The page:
it was a little later in life than I guess one would expect to have that opportunity to reflect and see what you wanted to do next. is actually from me, and my career is the first time I ever got to stop. So what is it now? What do I want to do? And it turns out that that was the best thing that ever happened to me career wise. And I swear by that, and people often ask me, how did you end up here? And why or how do you feel? And my answer very organically has been on this journey of mine.

I finally realized after 20-25 years in the jewelry business, which I never expected to be in, why I came here, and it's to end up with the  Responsible Jewelry Council, and working with the industry now to promote best business practices, secure supply chains, transparency and responsibility so that not only can we protect our industry to help it thrive in a new era.

Tracy: That's amazing. So tell us a little bit more about what the responsible jewelry council or as we're going to refer to it as the RJC A little bit more in depth about what they do.

Brandee: Sure, absolutely. So RJCis actually a standard setting and certification organization or vision is a responsible worldwide supply chain that promotes trust in the global fine jewelry and watch industry. And we do this by creating or delivering, I guess we can say what we call our product, which is the code of practices. Our code of practices is a set of 42 different provisions, the last 10 of which are the last 12 which rather only apply to mines. But these are the standards by which businesses must follow in order to show responsibility, traceability, dedication to transparency within our industry. What makes us really different is that whereas a company can absolutely sign a document, whether it's by being a part of an association in our industry or other and generally sign that document and say, Yes, Ma'am, I'm doing the right thing. That's a great first step towards showing transparency and responsibility.

However, at the end of a members two year journey with our code of practices towards becoming responsible, we have a third party audit. And so when a company gets certified by the  Responsible Jewelry Council, it is a third party that is giving them that checkmark Wow. And we find that yes, and so that is a huge differentiator because we know that there can be consumers just don't trust. They don't trust anyone, until they know that there is an ability to prove, you know, a company's responsibility. And so this third party audit once a company passes it really Who's that and gives that company? The Good Housekeeping Seal of Approval? That is RJC certification.

Tracy: Okay, I have a couple of questions about that. Like what's, what's your standards to get like the RJC certified?

Brandee: Sure. So like I said, RTC is a membership based organization. I actually didn't say that, but I should have. So yeah, so we have members. So first, I think it's important to say that it is voluntary, you know, so, just even saying, I want to become an RJC member, really shows that you're on that first step towards committing to having a responsible business. So that's wonderful. Yes, absolutely. And right now, by the way, we've grown, we were started 15 years ago by 14 organizations. And we've grown hugely, we've got over 250 members now. We cover, yes, we cover over 10,600 premises. And over 330,400 employees are now covered under our certification.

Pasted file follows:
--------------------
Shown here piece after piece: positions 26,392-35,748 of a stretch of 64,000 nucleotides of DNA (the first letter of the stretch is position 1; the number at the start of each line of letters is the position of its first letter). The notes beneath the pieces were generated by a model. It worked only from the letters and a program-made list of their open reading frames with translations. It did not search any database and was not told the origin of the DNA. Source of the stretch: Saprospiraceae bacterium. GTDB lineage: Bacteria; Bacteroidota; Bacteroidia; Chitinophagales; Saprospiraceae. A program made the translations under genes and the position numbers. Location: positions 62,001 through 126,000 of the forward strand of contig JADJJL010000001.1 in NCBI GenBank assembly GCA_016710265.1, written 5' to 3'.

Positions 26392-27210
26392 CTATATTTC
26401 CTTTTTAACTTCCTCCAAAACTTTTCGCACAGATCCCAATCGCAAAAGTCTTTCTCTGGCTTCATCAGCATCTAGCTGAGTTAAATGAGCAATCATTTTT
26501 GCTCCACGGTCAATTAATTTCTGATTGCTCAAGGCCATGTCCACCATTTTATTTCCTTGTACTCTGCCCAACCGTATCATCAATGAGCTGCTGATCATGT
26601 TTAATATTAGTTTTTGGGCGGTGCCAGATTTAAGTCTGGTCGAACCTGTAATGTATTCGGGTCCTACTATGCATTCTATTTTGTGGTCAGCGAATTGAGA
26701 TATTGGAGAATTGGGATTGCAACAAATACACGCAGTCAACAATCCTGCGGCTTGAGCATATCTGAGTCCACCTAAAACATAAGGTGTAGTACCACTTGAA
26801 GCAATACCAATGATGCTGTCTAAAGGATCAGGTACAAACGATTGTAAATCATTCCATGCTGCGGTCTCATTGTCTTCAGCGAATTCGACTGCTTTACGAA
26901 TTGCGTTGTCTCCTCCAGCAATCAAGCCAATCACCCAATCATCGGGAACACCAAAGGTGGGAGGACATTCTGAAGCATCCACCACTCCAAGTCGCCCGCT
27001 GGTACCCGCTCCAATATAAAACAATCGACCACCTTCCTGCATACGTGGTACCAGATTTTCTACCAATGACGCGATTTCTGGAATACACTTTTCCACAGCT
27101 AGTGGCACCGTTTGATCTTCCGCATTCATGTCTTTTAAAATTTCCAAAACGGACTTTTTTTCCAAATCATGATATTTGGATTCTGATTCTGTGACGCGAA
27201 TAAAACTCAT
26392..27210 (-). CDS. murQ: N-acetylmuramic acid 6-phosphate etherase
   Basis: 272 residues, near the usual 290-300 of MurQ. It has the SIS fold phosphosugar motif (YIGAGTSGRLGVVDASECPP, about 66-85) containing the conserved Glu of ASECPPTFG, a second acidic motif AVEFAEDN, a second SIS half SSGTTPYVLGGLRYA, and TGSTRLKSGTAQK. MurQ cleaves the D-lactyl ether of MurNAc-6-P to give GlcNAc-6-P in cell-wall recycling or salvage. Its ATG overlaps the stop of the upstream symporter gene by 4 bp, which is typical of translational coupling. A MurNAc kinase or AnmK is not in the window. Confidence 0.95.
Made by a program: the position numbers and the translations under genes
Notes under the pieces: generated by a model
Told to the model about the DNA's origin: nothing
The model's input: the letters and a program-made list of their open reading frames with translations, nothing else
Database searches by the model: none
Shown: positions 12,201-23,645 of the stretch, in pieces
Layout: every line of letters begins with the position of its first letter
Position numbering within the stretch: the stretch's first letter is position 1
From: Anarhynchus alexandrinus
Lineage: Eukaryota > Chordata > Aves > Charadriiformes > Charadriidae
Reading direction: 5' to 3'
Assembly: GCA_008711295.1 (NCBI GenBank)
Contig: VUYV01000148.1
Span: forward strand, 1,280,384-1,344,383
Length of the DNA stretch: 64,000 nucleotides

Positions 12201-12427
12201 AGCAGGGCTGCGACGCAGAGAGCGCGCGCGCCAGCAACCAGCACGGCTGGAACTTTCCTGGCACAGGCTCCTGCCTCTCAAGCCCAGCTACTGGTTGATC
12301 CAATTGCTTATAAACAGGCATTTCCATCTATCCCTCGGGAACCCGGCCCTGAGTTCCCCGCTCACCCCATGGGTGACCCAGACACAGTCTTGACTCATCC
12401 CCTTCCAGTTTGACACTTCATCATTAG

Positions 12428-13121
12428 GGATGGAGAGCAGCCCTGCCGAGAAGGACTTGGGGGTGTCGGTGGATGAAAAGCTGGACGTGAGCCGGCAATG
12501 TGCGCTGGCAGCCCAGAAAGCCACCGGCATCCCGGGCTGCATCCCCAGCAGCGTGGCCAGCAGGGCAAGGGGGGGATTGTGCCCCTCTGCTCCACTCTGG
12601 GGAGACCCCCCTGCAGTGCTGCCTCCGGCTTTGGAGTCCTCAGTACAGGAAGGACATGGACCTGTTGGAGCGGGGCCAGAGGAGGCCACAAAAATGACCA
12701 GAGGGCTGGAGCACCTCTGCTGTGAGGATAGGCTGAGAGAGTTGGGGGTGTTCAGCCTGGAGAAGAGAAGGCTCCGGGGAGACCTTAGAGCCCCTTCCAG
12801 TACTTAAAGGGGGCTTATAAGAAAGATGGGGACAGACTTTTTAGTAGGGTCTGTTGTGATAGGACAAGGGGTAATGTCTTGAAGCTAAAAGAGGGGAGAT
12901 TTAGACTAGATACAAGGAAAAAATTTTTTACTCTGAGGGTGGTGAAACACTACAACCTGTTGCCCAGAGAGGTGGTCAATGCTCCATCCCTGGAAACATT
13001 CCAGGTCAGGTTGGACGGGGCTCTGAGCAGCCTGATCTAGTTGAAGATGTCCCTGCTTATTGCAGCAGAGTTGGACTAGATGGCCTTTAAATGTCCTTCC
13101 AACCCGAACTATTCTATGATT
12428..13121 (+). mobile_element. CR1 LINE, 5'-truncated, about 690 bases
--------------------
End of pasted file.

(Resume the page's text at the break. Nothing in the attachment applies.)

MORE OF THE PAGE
So in 15 years, we'll be celebrating our 15th anniversary this year in 2020. So people will definitely start seeing some of that celebration. We've really grown from, you know, this 14 group organization to much more, you know, again, almost 1250. And I think that shows a tremendous change in our industry and the way we're, we're looking at the importance of responsibility. I actually think you asked me about what does what do they have to do, you know, what does a company have to do? And I sort of started talking about our members.

So the companies who decided to become certified, they've got two years to become certified and again against 42 different provisions. Those 42 provisions are specifically typically designed to fulfill six different broad objectives. So the first of which is general requirements, which makes sense, you know, to improve legal and regulatory compliance within a company to strengthen public reporting. I don't know how many companies know that it is so important that we report to legal entities about some of the things that we're doing, and really to secure a commitment to responsible business practices. So that's the first of six.

That's our general requirements. The second now we get a little deeper into what does it take to be responsible? And so number two would be responsible supply chains, human rights and due diligence. So what does this mean? This really means to increase the use of due diligence to uphold human rights and to support community development in the communities in which we operate, which we know are vast. We have areas to teach people how to promote anti corruption efforts. And also this is where we have access to the ideals about managing sourcing risks. We talk a lot about sourcing risks at our trade shows and within our industry. So I just want to point out that obviously, this is something very important because the supply chain is all tied together. And so one must always manage their sourcing risks.